Village of Belle Terre v. Boraas

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Village of Belle Terre v. Boraas
Seal of the United States Supreme Court.svg
Argued February 19–20, 1974
Decided April 1, 1974
Full case name Village of Belle Terre, et al., v. Bruce Boraas, et al.
Citations 416 U.S. 1 (more)
94 S.Ct. 1536, 39 L.Ed.2d 797, 6 ERC 1417
Prior history Appeal from the United States Court of Appeals for the Second Circuit
Holding
The police power is a valid basis for establishing residential zones limiting the number of unrelated individuals that may inhabit a dwelling.
Court membership
Case opinions
Majority Douglas
Dissent Brennan
Dissent Marshall
Laws applied
U.S. Const. amend. XIV

Village of Belle Terre v. Boraas, 416 U.S. 1 (1974) is a United States Supreme Court case in which the Court upheld the constitutionality of a residential zoning ordinance that limited the number of unrelated individuals who may inhabit a dwelling.

Background[edit]

A zoning ordinance in the Village of Belle Terre restricted one-family dwellings to single family, which was defined as “[o]ne or more persons related by blood, adoption, or marriage, living and cooking together as a single housekeeping unit” or a maximum of two people who were not related by blood or marriage

The Appellees leased a house zoned for single-family residential to a group of students at nearby State University at Stony Brook. The Village of Belle Terre then brought an order of eviction, claiming that the students did not constitute a family and thus were excluded from that zoned area.

Prior history[edit]

The appellees sought declaratory judgment and an injunction declaring the ordinance unconstitutional. The district court held the ordinance constitutional, and the Court of Appeals for the Second Circuit reversed.

Arguments/theories[edit]

The students and homeowner argued that (1) the ordinance interferes with a person's right to travel; (2) it interferes with the right to migrate to and settle within a state; (3) it bars people who are uncongenial to the present residents; (4) it expressed social preferences of the residents for groups that will be congenial to them; (5) social homogeneity is not a legitimate interest of government; (6) the restriction of those whom the neighbors do not like trenches on the newcomers' right to privacy; (7) it is not rightful concern to the villages whether the residents are married or unmarried; (8) the ordinance is antithetical to the egalitarian, open, and integrated ideology of the nation.

Decision[edit]

The Supreme Court held that the Belle Terre ordinance was a constitutional restriction on the use of land. It further held that the police power is a valid basis for establishing residential zones limiting the number of unrelated individuals that may inhabit a dwelling. In particular, the majority opinion cited the Palo Alto Tenants Union v. Morgan, a 1973 federal decision upholding density limits in zoning.

The Supreme Court held

  • Because there was no protected class discrimination, and no fundamental right infringed by the ordinance, the proper standard of review was the rational basis test.
  • The legislature should define a family, rather than the judiciary. As long as there exists a rational basis for the legislature's determination, it would be upheld by the courts.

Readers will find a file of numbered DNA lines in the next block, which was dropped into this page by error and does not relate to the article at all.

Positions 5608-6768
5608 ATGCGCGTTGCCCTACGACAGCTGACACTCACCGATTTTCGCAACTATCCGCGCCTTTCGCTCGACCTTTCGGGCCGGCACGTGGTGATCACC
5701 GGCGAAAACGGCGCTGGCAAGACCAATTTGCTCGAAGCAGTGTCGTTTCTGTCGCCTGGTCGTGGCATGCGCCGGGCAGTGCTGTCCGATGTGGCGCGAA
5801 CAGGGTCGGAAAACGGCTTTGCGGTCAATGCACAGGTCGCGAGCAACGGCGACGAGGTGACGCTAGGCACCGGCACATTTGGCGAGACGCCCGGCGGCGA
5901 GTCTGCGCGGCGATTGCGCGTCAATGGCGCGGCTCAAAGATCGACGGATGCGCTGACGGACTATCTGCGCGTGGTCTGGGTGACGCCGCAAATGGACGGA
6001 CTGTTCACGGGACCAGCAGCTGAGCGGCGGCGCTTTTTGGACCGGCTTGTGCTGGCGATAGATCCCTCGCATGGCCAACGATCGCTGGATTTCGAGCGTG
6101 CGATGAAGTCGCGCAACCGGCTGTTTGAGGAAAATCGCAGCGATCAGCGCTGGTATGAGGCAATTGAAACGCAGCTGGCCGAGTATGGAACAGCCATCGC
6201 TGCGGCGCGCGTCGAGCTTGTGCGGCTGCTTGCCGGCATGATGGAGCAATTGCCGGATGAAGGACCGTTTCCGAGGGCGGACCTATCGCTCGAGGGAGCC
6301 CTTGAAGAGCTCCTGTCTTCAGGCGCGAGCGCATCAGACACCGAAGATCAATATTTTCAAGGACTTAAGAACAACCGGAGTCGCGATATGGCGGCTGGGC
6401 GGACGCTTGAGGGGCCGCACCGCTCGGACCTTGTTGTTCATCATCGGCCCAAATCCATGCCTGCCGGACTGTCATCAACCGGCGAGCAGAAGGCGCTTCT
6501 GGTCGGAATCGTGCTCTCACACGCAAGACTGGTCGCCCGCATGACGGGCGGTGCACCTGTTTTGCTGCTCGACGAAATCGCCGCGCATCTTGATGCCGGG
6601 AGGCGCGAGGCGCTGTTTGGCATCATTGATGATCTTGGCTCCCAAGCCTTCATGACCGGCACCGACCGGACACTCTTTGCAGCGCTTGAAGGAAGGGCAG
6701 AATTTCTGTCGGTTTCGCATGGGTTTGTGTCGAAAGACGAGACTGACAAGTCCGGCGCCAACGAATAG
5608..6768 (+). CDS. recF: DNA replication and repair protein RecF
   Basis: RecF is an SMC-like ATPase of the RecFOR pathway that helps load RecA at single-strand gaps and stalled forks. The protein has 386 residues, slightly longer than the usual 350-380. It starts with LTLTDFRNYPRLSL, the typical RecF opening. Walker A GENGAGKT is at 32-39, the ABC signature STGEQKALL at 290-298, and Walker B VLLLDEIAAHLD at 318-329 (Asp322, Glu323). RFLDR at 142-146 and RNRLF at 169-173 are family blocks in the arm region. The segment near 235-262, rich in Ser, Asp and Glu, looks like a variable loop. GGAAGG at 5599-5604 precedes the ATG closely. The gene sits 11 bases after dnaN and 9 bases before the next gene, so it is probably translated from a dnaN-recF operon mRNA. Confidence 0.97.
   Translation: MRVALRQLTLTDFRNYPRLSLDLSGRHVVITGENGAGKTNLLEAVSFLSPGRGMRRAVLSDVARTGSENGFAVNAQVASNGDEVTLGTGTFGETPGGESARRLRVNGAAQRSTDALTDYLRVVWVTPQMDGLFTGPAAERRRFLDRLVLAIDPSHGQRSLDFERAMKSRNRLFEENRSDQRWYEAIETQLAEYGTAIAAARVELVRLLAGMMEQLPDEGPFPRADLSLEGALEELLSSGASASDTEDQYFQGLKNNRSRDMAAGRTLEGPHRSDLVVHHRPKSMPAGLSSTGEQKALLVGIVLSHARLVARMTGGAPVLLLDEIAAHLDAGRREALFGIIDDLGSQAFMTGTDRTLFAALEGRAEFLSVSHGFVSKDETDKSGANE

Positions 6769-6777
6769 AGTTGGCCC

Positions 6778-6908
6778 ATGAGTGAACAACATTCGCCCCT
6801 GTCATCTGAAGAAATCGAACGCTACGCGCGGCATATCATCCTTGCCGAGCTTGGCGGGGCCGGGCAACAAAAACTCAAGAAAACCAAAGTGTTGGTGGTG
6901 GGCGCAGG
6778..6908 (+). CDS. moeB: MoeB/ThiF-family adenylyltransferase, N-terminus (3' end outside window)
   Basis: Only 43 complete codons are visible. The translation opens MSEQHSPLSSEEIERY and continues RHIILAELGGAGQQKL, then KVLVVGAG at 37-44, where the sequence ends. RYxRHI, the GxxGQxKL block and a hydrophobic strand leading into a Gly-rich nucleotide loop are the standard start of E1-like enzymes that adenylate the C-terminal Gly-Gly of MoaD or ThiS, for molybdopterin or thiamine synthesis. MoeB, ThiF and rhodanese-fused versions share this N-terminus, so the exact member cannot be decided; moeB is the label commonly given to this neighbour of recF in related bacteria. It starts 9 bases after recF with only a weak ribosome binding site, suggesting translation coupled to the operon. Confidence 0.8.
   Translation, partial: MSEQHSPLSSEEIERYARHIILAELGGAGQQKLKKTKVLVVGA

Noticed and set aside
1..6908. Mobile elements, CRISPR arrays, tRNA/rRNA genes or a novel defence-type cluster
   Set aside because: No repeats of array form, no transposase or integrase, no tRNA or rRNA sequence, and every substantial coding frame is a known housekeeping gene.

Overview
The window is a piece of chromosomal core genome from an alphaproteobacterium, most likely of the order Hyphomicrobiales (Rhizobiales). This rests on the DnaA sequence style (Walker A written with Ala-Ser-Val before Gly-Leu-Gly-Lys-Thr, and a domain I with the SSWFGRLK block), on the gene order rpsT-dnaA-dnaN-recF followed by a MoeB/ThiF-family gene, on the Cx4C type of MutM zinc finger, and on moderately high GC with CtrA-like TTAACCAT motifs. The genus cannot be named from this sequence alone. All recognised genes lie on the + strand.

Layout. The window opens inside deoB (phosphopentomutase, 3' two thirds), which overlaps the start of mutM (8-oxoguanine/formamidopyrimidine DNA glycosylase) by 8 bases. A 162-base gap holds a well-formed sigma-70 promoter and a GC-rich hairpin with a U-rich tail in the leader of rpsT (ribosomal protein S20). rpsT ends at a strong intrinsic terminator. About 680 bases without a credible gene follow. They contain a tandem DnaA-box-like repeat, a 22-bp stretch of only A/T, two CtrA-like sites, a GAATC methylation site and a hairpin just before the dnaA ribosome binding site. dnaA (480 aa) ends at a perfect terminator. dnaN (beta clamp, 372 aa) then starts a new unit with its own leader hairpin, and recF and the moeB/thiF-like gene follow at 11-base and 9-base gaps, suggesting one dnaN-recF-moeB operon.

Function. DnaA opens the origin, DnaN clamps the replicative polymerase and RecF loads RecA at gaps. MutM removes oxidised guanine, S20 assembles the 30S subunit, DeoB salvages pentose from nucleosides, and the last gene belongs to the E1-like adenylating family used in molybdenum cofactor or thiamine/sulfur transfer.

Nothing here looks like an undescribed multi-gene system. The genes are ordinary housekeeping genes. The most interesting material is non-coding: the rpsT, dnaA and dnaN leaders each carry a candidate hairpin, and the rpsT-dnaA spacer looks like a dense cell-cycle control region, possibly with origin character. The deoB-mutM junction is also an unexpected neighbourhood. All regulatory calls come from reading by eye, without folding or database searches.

• The ordinance did not restrict the freedom of association, as homeowners may entertain whomever it wants and that the ordinance was only a restriction on who could permanently live in that residence.
  • The city had a rational basis for its prohibition on housing large numbers of unrelated individuals because creating a quiet neighborhood is a permissible state goal and this ordinance is closely related enough to this goal to be sustained under the rational basis test.

Dissenting opinions[edit]

Justice Marshall dissented, arguing that
  • The ordinance infringes the fundamental rights of association and privacy and thus the proper standard of review is strict scrutiny.
  • Zoning officials may restrict the use of land, but may not properly restrict who the persons living on land may be, "what they believe, or how they choose to live."
  • The right to establish a home is an essential part of liberty protected by the due process clause. The choice of companions is essential to this right.
  • The city's attempt to maintain a residential character cannot justify this particular ordinance, because it allows any number of residents, as long as they are related. Thus, this ordinance was under inclusive.
  • The ordinance is not narrowly tailored to the ends sought and was thus over inclusive. For example, “It would...prevent three unrelated people from occupying a dwelling even if...they had...one income and no vehicles.”[1]

Justice Marshall went on to say

  • "It is inconceivable to me that we would allow the exercise of the zoning power [established in a 1926 U.S. Supreme Court ruling, Euclid v. Ambler Realty] to burden First Amendment freedoms, as by ordinances that restrict occupancy to individuals adhering to particular religious, political, or scientific beliefs. Zoning officials properly concern themselves with the uses of land—with, for example, the number and kind of dwellings. But zoning authorities cannot validly consider who those persons are, what they believe, or how they choose to live, whether they are Negro or white, Catholic or Jew, Republican or Democrat, married or unmarried."

See also[edit]

Moore v. East Cleveland, 431 U.S. 494 (1977)

References[edit]

  1. ^ 416 U.S. 1, 19

External links[edit]